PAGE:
F9: THE FAST SAGA – Review by Susan Granger

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Originally released 20 years ago as a supercharged B-movie about street racing, starring Paul Walker and Vin Diesel, the gritty Fast and Furious franchise has continued to flourish – “a quarter mile at a time,” as Dominic Toretto would say.

Now, humorless, world-weary Dominic (Vin Diesel) must face his embittered, long-estranged – but never-before-mentioned – younger brother Jakob (John Cena), who is determined to get his hands on a small geodesic dome known as “the device” which would allow whomever owns it to control the world’s most advanced weapons systems.

In his first appearance in the franchise, sullen, resentful Jakob apparently took off on his own after watching their sports-car-driving father blown to bits on a California speedway. Now he’s an international techno-villain, working for megalomaniacal Otto (Thue Ersted Rasmussen), whose father is the dictator of an unnamed Eastern European country.

Amid the adrenaline-pumping, globe-trotting chases, the ‘usual suspects’ show up. There’s Dom’s wife Letty Ortiz (Michelle Rodriguez), who was previously sidelined by amnesia; Dom’s sister Mia (Jordana Brewster); computer-hacker Tej Parker (Chris “Ludacris” Bridges); and Roman Pearce (Tyree Gibson), serving as comic relief.

Plus, resurrected Korean street racer Han Lue (Sung Kang), the top-secret government agent known as Mr. Nobody (Kurt Russell), jewel-thief Queenie (Helen Mirren, who only agreed to appear if they’d let her drive a car) and villainous, sardonic Cipher (Charlize Theron).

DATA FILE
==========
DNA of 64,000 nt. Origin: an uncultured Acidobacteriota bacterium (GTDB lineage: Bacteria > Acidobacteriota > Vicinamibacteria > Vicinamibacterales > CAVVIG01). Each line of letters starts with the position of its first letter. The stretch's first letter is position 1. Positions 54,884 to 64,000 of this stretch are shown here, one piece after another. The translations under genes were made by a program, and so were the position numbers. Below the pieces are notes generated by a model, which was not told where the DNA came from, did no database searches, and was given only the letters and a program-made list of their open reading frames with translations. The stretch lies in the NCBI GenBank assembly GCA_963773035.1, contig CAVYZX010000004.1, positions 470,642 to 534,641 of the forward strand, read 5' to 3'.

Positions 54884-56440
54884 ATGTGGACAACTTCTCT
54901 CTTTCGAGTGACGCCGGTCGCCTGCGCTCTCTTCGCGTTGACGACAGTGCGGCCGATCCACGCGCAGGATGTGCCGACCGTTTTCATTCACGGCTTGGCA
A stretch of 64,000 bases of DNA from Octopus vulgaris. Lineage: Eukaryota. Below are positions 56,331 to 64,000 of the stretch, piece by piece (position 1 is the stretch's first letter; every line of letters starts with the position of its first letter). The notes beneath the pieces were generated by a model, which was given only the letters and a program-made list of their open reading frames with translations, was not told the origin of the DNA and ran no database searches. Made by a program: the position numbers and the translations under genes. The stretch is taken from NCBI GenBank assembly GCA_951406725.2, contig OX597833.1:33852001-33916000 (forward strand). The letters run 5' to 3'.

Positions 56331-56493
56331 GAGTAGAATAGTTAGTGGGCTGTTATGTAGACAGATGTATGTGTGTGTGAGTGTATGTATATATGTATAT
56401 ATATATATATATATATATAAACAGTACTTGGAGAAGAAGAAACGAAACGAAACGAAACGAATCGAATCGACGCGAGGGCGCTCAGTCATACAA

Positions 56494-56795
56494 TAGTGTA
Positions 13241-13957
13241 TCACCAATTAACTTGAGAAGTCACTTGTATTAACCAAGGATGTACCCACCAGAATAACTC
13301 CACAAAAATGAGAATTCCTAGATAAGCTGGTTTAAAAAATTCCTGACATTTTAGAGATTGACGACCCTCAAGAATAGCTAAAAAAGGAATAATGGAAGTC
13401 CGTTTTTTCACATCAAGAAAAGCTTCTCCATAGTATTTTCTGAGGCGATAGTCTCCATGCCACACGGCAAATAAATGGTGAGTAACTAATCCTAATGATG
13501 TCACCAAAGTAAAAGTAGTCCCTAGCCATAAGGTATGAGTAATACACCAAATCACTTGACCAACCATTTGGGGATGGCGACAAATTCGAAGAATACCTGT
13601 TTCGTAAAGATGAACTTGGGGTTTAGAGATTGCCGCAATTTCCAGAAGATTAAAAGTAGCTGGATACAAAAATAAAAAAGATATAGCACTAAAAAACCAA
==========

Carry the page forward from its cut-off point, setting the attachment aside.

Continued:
Thinly scripted by Daniel Casey, Alfredo Botello and director Justin Lin, this ninth installment revolves around generic Toretto sibling angst, punctuated by preposterous, over-the-top, physics-defying stunts and the sound of purring engines, squealing tires and skidding stops.

On the Granger Movie Gauge of 1 to 10, F9: The Fast Saga barely revs up to a flimsy 5, yet audiences still seem to enjoy the silly spectacle.

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Susan Granger

Susan Granger is a product of Hollywood. Her natural father, S. Sylvan Simon, was a director and producer at R.K.O., M.G.M. and Columbia Pictures; her adoptive father, Armand Deutsch, produced movies at M.G.M. As a child, Susan appeared in movies with Abbott & Costello, Red Skelton, Lucille Ball, Margaret O'Brien and Lassie. She attended Mills College in California, studying journalism with Pierre Salinger, and graduated from the University of Pennsylvania, Phi Beta Kappa, with highest honors in journalism. During her adult life, Susan has been on radio and television as an anchorwoman and movie/drama critic. Her newspaper reviews have been syndicated around the world, and she has appeared on American Movie Classics cable television. In addition, her celebrity interviews and articles have been published in REDBOOK, PLAYBOY, FAMILY CIRCLE, COSMOPOLITAN, WORKING WOMAN and THE NEW YORK TIMES, as well as in PARIS MATCH, ELLE, HELLO, CARIBBEAN WORLD, ISLAND LIFE, MACO DESTINATIONS, NEWS LIMITED NEWSPAPERS (Australia), UK DAILY MAIL, UK SUNDAY MIRROR, DS (France), LA REPUBBLICA (Italy), BUNTE (Germany), VIP TRAVELLER (Krisworld) and many other international publications through SSG Syndicate. Susan also lectures on the "Magic and Mythology of Hollywood" and "Don't Take It Personally: Conquering Criticism and other Survival Skills," originally published on tape by Dove Audio.